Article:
Thursday, January 3, 2013

Galaxy Science Fiction, October 1951

Perhaps a below average issue. Some of the stories were adequate, but none was really good.

The C-Chute • novelette by Isaac Asimov
The chlorine breathing aliens have captured a human space ship. The surviving humans are being held as prisoners in the only room of the ship still filled with oxygen. Is there a way to escape to recapture the ship? After seemingly endless discussion by stereotypical and stupid characters a way is found, of course. The writing seemed better than in the Foundation I just read, but plotting was pretty bad, and there was one huge error in the orbital mechanics of the space ship. It is hard to believe that Asimov would make such an error. It is apparently enough just to change the orientation of the space ship to change the direction where it is going.***
Pleasant Dreams • shortstory by Ralph Robin
A former school friend comes to visit one of the most important men of the state: the Chief Watcher. He is important official who is in charge of the ever present surveillance of the authoritarian state’s citizens. Even the dreams can be eavesdropped and the former friends spend the night watching the dreams of the leader of underground. Until they see some pretty embarrassing imagery…and the evening doesn’t end well for either of them. Too short, not very well written, too stupid. **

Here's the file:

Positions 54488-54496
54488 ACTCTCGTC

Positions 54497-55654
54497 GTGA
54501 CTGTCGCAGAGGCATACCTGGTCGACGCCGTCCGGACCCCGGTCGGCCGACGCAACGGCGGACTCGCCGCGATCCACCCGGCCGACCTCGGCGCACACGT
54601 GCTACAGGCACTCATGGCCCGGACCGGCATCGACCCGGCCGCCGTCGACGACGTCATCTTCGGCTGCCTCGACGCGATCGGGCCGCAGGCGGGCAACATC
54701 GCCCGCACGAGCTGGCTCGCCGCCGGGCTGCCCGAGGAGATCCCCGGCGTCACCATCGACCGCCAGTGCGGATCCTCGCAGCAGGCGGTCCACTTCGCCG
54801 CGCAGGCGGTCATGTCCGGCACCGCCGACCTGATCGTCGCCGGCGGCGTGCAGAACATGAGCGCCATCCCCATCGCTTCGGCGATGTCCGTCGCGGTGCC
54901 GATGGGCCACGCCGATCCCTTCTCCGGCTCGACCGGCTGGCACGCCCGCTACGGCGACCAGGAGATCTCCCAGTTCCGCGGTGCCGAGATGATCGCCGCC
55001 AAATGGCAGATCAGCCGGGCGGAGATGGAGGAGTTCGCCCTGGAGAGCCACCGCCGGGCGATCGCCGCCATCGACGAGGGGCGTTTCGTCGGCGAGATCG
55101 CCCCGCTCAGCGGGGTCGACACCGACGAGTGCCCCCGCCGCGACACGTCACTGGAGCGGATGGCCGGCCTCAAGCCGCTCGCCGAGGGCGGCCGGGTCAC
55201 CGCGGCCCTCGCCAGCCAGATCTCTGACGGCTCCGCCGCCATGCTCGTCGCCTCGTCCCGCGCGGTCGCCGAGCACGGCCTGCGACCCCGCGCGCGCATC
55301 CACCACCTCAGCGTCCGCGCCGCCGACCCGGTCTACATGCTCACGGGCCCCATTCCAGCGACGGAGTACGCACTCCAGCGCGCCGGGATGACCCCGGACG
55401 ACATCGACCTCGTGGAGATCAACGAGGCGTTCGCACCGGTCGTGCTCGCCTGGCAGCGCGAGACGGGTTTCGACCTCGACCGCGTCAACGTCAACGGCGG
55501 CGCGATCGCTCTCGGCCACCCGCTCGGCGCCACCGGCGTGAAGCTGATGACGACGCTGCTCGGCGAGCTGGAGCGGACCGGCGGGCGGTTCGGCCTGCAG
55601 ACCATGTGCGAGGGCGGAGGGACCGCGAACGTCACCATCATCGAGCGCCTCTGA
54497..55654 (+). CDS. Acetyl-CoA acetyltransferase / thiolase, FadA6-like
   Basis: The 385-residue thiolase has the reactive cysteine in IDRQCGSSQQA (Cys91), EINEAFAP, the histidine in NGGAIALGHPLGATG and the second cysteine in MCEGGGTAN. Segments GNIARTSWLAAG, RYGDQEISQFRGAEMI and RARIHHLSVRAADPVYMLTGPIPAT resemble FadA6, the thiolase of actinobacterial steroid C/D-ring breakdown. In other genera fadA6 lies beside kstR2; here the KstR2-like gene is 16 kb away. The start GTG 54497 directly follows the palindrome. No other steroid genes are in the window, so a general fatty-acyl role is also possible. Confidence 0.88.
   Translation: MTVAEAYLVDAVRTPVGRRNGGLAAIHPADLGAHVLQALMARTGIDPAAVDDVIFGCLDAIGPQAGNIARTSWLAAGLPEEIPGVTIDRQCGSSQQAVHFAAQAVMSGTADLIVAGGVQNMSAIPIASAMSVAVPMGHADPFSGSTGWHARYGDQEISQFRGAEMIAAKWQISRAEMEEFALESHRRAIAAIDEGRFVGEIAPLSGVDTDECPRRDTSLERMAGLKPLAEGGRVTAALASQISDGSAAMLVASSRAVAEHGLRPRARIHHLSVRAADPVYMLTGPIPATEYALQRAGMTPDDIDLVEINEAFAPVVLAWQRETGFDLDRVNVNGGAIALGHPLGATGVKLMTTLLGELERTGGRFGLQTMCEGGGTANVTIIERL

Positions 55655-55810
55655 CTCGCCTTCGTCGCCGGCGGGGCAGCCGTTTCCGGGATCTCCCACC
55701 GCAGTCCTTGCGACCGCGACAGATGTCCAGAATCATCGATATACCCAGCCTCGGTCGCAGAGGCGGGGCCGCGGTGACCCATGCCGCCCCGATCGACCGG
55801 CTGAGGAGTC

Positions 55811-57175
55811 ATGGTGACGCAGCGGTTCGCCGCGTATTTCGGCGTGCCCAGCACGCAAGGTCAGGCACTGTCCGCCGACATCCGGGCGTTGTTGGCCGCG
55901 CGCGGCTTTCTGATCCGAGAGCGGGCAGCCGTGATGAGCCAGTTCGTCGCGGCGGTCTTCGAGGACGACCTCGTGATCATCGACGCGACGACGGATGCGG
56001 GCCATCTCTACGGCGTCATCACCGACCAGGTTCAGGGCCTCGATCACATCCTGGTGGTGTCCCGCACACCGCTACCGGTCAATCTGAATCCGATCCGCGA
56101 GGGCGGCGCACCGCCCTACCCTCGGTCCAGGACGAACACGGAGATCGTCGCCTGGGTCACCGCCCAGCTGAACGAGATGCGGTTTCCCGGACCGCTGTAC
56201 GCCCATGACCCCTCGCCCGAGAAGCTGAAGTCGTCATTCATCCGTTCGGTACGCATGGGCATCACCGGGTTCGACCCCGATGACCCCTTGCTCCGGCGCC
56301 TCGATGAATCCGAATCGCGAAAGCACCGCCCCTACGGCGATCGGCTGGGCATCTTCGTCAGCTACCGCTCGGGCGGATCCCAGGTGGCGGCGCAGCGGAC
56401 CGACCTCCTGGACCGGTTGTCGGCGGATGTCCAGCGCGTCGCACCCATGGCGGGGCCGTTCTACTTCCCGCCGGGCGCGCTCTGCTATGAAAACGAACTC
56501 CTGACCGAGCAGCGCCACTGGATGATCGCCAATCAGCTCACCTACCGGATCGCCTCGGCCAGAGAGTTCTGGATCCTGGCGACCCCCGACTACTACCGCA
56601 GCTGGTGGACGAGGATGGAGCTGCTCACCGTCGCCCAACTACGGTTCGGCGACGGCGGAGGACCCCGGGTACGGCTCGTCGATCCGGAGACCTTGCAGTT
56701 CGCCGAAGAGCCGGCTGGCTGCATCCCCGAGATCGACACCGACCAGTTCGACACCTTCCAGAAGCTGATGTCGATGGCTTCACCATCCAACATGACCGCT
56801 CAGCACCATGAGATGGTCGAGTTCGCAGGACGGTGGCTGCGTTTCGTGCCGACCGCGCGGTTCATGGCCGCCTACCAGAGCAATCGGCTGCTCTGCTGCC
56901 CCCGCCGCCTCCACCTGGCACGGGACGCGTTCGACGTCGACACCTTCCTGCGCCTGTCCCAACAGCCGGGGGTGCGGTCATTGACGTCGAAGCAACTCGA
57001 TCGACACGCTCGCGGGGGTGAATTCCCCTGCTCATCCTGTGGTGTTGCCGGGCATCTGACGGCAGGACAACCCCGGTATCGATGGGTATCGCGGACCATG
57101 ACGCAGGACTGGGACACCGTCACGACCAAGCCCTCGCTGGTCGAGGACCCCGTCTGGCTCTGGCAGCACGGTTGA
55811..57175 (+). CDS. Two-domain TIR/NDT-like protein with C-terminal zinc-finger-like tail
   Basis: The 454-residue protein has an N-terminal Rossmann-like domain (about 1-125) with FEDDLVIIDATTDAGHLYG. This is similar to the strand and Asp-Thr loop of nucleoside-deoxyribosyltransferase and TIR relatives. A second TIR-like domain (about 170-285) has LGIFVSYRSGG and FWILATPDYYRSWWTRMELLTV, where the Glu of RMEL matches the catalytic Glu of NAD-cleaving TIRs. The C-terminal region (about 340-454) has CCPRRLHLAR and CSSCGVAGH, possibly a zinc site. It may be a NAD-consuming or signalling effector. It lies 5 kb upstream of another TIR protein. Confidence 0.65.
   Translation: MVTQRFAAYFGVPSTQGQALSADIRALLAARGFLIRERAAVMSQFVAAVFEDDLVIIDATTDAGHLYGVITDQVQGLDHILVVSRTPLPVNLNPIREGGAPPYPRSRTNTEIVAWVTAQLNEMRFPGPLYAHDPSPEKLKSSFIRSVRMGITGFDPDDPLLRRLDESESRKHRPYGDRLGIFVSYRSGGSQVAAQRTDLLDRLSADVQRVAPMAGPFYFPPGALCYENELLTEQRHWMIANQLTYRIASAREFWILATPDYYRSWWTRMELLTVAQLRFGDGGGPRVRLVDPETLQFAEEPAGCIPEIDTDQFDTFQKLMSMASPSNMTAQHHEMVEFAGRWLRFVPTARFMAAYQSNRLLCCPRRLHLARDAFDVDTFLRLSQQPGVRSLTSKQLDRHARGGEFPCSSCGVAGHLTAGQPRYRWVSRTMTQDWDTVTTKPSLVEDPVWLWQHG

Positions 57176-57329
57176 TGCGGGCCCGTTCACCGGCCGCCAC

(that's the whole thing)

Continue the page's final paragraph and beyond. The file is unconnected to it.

Ambition • novelette by William L. Bade
A man is snatched to the future. A psychologist evaluates him to find out why the people of the past wanted to do so strange things – like travel to other planets. An average story, the writing wasn’t the worst of its’ time. The plot was fairly simplistic, though. **½
Spacemen Die at Home • shortstory by Edward W. Ludwig
The course of space cadets is graduating. A young man gets an offer f a teaching job, but he dreams of adventure. What is a mature choice? Will he follow the way of his idol, a veteran space man who has managed to get 24 hour leave for the graduation? A pretty good story. Unusual as it felt too short - the most stories of the era are too prolonged. ***
The Celestial Hammerlock • shortstory by Donald Colvin
A series of letters a wrestling manger send to his boss as they are sent by accident to a planet where there have been only intellectual amusements for generations. Naturally all women fell for muscular wrestlers and the wrestling becomes extremely popular. This story is beyond stupid in all possible ways. *½

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